Abstract: Little is known about effective supervision of offenders with debt. This multiple case study aims to gain insight into working elements in offender supervision on debt. This is important for probation officers to choose the most effective interventions in daily offender supervision. This study included five best practice cases based on both interviews with involved professionals and clients and client file information. One case was described in detail to illustrate what probation officers and clients encounter when working on debt. All five cases were analyzed thematically using pattern matching techniques and crosscase syntheses on debt background, current supervision, barriers and working elements. Organization processes and lack of aftercare hinder effective supervision. Close collaboration with other professionals (e.g. debt counselors) is important in supervising clients with debt. The client’s own behavior and motivation for supervision are crucial in the success of debt supervision and can be both hindering and effective. Working elements in supervision depend on personal characteristics of professionals involved and on the extent to which elements of a working alliance, particularly trust and bonding, are built. Support and facilitation from probation organizations regarding primary conditions and collaboration, training professionals in methods of stimulating clients motivation and an effective working alliance are essential to supervise clients with debt adequately. To the best of the authors’ knowledge, no other in-depth study has yet been conducted on working elements in supervision of probationers with debt.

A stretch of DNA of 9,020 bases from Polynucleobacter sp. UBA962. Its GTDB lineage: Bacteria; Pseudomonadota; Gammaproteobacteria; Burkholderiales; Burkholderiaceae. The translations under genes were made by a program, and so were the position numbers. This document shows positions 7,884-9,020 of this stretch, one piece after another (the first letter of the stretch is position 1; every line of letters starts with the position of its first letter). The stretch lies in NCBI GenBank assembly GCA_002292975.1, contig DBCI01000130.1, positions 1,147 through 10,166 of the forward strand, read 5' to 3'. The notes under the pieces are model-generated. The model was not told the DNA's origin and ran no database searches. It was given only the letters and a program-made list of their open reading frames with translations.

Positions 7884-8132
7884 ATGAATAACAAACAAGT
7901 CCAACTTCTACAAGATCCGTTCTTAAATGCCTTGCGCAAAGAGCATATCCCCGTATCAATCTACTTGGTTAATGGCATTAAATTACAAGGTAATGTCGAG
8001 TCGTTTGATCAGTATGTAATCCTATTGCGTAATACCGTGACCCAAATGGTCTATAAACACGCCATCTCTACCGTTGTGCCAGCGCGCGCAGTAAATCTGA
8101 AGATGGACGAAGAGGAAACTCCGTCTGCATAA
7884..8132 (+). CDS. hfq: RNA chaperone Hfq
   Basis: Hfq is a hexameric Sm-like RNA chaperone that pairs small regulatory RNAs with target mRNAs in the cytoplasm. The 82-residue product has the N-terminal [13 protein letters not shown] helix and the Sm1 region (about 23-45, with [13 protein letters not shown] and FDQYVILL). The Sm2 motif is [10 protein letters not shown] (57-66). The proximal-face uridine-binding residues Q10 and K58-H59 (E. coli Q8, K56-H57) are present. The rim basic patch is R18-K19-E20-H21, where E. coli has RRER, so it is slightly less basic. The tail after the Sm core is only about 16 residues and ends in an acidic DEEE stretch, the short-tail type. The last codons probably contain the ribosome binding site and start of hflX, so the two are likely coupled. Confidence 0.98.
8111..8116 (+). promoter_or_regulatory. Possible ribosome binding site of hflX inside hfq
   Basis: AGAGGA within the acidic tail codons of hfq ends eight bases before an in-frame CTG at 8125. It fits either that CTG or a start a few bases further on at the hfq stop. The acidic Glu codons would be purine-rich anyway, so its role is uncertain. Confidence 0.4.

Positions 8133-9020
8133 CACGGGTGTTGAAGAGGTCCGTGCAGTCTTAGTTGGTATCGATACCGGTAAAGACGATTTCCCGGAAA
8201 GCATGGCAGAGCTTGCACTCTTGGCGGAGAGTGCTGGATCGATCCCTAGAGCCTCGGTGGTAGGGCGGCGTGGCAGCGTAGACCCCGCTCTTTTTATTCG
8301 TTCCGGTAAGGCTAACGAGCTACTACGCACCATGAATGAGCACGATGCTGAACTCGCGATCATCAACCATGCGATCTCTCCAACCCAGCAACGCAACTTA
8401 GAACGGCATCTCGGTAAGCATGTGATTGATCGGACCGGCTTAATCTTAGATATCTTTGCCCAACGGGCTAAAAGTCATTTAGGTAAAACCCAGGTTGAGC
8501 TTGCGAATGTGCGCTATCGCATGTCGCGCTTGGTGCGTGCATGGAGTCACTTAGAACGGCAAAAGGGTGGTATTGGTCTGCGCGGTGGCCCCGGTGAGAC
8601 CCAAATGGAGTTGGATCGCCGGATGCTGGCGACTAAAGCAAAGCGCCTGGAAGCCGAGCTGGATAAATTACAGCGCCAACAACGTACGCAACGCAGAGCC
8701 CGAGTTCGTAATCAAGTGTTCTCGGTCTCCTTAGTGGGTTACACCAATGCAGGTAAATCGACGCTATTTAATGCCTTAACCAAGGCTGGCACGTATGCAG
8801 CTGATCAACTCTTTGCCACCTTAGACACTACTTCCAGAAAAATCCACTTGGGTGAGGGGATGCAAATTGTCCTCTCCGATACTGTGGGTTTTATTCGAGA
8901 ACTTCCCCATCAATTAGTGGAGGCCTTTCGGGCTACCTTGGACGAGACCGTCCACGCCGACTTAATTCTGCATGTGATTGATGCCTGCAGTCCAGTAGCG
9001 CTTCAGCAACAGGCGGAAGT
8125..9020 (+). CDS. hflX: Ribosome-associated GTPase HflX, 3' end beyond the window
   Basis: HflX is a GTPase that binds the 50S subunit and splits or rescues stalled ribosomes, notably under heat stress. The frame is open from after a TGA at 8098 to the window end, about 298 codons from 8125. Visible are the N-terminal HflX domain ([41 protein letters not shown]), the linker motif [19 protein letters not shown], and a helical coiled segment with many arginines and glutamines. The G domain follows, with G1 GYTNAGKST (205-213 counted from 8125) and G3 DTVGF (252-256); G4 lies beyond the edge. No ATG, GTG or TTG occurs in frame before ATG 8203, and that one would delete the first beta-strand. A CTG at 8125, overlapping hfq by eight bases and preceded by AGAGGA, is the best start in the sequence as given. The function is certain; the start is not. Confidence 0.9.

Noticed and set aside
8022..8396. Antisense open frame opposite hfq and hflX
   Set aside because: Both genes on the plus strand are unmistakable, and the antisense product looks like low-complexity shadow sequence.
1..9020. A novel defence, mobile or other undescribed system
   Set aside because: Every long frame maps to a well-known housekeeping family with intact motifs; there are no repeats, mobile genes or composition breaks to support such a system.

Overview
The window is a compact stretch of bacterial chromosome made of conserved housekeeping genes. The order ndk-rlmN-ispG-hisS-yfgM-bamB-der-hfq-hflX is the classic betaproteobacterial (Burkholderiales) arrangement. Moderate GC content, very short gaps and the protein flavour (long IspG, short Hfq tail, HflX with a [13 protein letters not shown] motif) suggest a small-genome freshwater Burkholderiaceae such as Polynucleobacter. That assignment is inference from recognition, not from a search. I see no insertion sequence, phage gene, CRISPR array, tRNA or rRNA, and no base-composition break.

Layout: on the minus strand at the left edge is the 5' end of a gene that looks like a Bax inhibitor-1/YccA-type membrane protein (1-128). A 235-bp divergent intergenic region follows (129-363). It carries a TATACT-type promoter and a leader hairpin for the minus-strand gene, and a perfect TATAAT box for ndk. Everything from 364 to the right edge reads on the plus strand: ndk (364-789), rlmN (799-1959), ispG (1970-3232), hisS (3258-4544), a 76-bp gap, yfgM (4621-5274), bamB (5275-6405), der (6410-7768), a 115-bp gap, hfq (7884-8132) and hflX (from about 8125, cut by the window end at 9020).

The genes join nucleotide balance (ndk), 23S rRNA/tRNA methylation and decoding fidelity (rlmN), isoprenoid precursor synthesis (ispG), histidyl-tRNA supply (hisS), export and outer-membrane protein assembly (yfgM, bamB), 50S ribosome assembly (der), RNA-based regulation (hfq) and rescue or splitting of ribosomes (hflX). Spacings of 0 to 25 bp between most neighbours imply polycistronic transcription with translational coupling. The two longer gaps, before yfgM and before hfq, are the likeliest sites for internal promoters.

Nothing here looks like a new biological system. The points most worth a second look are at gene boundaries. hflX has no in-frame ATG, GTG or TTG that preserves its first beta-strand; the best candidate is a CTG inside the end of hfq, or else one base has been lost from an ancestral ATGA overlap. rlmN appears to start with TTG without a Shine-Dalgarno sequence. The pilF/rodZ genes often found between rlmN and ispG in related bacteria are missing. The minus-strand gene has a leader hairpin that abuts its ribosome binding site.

Citation: The Journal of Forensic Practice
      PubDate: 2022-07-27
      DOI: 10.1108/JFP-01-2022-0002
      Issue No: Vol. ahead-of-print , No. ahead-of-print (2022)
       
  • Mental health and criminal justice: bridging two worlds

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      Authors: Chrispen Madondo , Marc Van der Putten